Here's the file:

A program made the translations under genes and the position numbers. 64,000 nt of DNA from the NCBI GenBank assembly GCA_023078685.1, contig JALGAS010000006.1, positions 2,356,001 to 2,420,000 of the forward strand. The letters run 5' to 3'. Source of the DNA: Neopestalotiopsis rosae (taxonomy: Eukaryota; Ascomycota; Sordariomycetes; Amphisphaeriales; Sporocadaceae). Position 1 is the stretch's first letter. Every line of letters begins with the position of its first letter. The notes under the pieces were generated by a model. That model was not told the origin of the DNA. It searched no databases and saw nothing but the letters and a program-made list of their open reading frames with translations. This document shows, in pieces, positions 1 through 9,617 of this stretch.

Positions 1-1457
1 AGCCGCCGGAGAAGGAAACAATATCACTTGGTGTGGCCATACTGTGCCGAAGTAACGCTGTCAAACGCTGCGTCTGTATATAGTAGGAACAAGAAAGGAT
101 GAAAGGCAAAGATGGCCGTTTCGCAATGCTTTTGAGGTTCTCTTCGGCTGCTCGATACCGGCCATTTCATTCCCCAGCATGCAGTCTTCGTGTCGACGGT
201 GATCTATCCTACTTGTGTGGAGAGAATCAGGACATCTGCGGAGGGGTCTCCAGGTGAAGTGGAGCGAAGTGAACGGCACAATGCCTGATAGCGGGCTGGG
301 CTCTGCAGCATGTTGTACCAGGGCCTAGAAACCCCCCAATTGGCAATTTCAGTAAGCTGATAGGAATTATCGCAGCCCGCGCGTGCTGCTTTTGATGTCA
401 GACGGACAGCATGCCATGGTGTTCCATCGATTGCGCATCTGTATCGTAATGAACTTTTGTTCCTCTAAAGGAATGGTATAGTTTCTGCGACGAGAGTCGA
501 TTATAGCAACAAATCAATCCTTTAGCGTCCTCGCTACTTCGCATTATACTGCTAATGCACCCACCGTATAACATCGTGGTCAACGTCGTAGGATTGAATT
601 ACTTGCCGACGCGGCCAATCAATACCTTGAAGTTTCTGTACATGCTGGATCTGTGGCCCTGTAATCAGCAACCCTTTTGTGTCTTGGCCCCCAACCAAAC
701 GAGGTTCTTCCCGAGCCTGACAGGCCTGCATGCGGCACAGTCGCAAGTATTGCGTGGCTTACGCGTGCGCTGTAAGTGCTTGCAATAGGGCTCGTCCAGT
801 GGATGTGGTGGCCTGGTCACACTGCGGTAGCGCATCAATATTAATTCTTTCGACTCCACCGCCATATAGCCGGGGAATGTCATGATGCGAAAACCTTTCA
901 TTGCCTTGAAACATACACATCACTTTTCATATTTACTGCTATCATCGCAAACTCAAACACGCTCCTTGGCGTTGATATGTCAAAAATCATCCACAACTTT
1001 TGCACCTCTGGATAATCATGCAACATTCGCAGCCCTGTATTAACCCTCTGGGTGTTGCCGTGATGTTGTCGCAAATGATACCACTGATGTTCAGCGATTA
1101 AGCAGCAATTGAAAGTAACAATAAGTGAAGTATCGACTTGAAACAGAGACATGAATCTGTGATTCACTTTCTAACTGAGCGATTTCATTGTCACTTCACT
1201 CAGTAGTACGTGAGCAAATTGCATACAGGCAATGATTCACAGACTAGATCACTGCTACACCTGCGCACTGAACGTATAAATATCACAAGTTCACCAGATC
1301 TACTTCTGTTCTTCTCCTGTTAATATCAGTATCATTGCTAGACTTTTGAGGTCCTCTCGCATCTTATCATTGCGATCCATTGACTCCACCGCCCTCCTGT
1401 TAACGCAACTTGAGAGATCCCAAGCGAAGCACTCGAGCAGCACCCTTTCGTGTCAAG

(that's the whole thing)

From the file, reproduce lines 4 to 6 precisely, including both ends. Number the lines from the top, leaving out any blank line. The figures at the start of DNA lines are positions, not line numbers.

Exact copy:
101 GAAAGGCAAAGATGGCCGTTTCGCAATGCTTTTGAGGTTCTCTTCGGCTGCTCGATACCGGCCATTTCATTCCCCAGCATGCAGTCTTCGTGTCGACGGT
201 GATCTATCCTACTTGTGTGGAGAGAATCAGGACATCTGCGGAGGGGTCTCCAGGTGAAGTGGAGCGAAGTGAACGGCACAATGCCTGATAGCGGGCTGGG
301 CTCTGCAGCATGTTGTACCAGGGCCTAGAAACCCCCCAATTGGCAATTTCAGTAAGCTGATAGGAATTATCGCAGCCCGCGCGTGCTGCTTTTGATGTCA